PAX3 (paired box gene 3 (Waardenburg syndrome 1))

2006-07-01   Eun Hyun Ahn , Frederic G. Barr 

University of Pennsylvania, School of Medicine,Dept of Pathology, Laboratory Medicine, 506 Stellar-chance Laboratories, 422 Curie Boulevard, Philadelphia, PA 19104, USA





The PAX3 gene extends approximately 100 kb and consists of 10 exons.


In human tissues and tumors, seven alternatively spliced transcripts have been described. The abundant transcripts, which have been studied in neural-related tumor specimens and cell lines, appear to consist of the first eight or nine exons (PAX3c and PAX3d). In addition, there is also frequent alternative splicing at the 5 end of exon 3 in human tissues and tumors that results in inclusion or exclusion of a single codon encoding a glutamine residue.



479 amino acids, 53.0 kDa (8 exon form, PAX3c) or 484 amino acids, 53.5 kDa (9 exon form, PAX3d). The isoform containing the variable glutamine residue at the exon 3/4 junction is referred to as Q+, while the isoform lacking the Q is designated as Q-.


Based on experiments in the mouse, Pax3 is expressed in the spinal cord and selected regions of the brain. Pax3 is expressed in the neural crest and is involved in development of neural crest derivatives including spinal ganglia, melanocytes and Schwann cells. Pax3 expression is also detected in somite compartments that give rise to embryonic skeletal muscle progenitors, and in cells that give rise to skeletal muscle compartments of the developing limb buds. In addition, Pax3 (as well as Pax7 ) is also expressed in a proliferating population without skeletal muscle specific markers that reside within limb and trunk muscles throughout later development; and a subset of adult muscles subsequently contain Pax3-expressing satellite cells.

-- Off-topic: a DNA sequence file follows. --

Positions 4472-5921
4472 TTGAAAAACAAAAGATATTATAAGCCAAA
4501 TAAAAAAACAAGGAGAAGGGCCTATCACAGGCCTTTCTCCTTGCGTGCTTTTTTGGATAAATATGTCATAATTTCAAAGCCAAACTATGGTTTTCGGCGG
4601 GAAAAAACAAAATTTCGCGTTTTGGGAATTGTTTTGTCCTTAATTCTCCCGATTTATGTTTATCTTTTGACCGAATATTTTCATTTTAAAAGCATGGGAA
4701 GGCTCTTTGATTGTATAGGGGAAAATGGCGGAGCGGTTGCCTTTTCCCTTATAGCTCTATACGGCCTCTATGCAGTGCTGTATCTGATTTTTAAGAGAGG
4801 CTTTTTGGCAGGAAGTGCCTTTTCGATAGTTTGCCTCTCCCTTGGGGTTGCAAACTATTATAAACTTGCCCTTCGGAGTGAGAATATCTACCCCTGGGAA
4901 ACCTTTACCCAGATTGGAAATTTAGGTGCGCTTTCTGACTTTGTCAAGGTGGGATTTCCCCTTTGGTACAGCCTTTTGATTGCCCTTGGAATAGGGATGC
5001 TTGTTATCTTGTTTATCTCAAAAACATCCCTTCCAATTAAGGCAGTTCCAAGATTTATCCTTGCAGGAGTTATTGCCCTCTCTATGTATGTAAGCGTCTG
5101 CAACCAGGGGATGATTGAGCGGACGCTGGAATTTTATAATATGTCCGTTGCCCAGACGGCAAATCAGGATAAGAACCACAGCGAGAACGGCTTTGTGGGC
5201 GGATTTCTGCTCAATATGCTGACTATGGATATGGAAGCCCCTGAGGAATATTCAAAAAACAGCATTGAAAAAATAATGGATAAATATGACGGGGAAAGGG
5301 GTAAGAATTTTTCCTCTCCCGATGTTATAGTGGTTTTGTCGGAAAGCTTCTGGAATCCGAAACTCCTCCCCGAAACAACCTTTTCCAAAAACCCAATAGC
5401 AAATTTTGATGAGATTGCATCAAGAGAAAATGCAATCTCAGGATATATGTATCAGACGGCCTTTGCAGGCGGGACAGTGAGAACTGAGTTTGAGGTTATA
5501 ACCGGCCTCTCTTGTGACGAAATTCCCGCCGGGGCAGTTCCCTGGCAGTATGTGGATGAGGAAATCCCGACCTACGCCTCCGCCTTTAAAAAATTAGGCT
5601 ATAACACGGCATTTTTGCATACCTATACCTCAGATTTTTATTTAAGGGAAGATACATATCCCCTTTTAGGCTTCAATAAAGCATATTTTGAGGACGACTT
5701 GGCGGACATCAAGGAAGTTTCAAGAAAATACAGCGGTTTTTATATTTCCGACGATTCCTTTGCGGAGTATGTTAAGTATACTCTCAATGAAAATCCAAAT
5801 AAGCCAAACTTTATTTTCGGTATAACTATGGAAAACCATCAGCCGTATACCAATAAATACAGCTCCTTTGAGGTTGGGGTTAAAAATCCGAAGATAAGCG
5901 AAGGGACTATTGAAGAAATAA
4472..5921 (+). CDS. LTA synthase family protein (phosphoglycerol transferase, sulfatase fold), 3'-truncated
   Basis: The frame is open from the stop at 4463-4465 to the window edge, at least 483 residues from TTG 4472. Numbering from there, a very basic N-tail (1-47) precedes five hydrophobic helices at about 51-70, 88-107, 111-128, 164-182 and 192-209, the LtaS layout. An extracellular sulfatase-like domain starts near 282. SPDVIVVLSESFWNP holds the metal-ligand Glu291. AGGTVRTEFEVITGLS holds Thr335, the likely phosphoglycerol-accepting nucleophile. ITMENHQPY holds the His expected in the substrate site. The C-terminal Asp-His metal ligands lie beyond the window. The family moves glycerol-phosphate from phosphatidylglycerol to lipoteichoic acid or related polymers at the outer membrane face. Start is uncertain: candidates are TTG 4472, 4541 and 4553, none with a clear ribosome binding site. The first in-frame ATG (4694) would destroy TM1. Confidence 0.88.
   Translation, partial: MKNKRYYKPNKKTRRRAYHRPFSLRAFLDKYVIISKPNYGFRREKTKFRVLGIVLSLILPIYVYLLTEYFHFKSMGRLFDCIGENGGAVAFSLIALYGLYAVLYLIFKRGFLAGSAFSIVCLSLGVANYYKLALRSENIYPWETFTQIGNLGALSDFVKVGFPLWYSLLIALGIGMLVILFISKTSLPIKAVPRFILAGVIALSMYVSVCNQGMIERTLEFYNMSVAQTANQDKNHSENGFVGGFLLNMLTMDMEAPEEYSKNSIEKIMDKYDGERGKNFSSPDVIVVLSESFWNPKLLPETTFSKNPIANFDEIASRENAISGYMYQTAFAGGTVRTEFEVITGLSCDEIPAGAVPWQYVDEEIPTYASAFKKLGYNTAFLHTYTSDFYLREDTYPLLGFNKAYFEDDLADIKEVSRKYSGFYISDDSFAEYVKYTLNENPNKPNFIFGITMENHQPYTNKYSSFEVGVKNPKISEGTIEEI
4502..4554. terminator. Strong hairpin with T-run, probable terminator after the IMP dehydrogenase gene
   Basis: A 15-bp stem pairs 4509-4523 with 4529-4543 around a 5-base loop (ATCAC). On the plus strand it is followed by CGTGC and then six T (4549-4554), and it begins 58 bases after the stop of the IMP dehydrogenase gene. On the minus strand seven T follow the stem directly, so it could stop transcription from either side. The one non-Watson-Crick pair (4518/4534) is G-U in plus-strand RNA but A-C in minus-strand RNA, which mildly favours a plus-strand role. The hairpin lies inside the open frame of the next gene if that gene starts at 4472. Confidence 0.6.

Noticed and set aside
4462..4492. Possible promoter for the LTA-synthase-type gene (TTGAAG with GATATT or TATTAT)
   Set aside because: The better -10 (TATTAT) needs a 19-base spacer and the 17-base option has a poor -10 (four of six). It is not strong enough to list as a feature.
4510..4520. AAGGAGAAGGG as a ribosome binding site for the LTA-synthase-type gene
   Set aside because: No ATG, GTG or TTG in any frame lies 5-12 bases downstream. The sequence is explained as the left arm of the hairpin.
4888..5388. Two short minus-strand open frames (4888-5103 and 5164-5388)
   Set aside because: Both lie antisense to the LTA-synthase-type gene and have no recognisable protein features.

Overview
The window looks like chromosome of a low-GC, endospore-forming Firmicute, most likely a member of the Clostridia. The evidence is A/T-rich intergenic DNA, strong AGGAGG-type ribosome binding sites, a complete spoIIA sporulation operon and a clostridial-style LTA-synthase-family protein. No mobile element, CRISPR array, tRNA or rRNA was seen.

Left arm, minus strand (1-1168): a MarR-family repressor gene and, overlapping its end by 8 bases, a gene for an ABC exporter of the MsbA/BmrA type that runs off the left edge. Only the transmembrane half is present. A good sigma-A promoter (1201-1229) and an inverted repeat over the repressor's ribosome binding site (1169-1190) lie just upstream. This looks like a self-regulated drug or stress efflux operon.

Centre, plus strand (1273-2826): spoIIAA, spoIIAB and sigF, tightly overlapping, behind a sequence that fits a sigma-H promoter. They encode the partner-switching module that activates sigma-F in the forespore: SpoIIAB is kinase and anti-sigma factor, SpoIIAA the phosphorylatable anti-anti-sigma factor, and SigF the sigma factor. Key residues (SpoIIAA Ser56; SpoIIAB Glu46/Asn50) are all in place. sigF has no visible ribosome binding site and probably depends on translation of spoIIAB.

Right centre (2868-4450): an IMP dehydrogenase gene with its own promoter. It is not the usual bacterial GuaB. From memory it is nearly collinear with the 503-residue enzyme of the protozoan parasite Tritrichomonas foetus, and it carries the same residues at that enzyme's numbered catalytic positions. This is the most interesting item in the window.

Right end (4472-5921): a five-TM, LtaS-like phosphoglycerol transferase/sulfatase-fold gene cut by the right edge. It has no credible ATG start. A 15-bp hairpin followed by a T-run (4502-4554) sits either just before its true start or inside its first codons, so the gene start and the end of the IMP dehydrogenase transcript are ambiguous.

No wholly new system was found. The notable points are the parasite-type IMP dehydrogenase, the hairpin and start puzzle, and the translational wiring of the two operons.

PAX3 is a transcription factor characterized by three highly converved motifs in the N-terminal region: a paired box DNA binding domain, an intervening octapeptide of unclear function, and a homeobox DNA binding domain. The C-terminal region contains a proline-, serine- and threonine-rich transactivation domain.
Based on the studies of the mutant Pax3 alleles in the mouse (Splotch phenotype) as well as studies of patients with mutant PAX3 genes (see below), Pax3 is postulated to have a crucial role in the development of the early neural structures, derivatives of the neural crest, and skeletal musculature. In these developmental processes, there is evidence that the transcriptional function of Pax3 impacts at four biological activities:
1. proliferation
2. apoptosis
3. differentiation
4. motility


PAX3 shares homology through the conserved paired box with eight other members of the PAX gene family. In particular, within the PAX gene family, PAX3 and PAX7 constitute a subfamily characterized by a paired box, intervening octapeptide and complete homeobox as well as homology between the C-terminal transcriptional activation domains.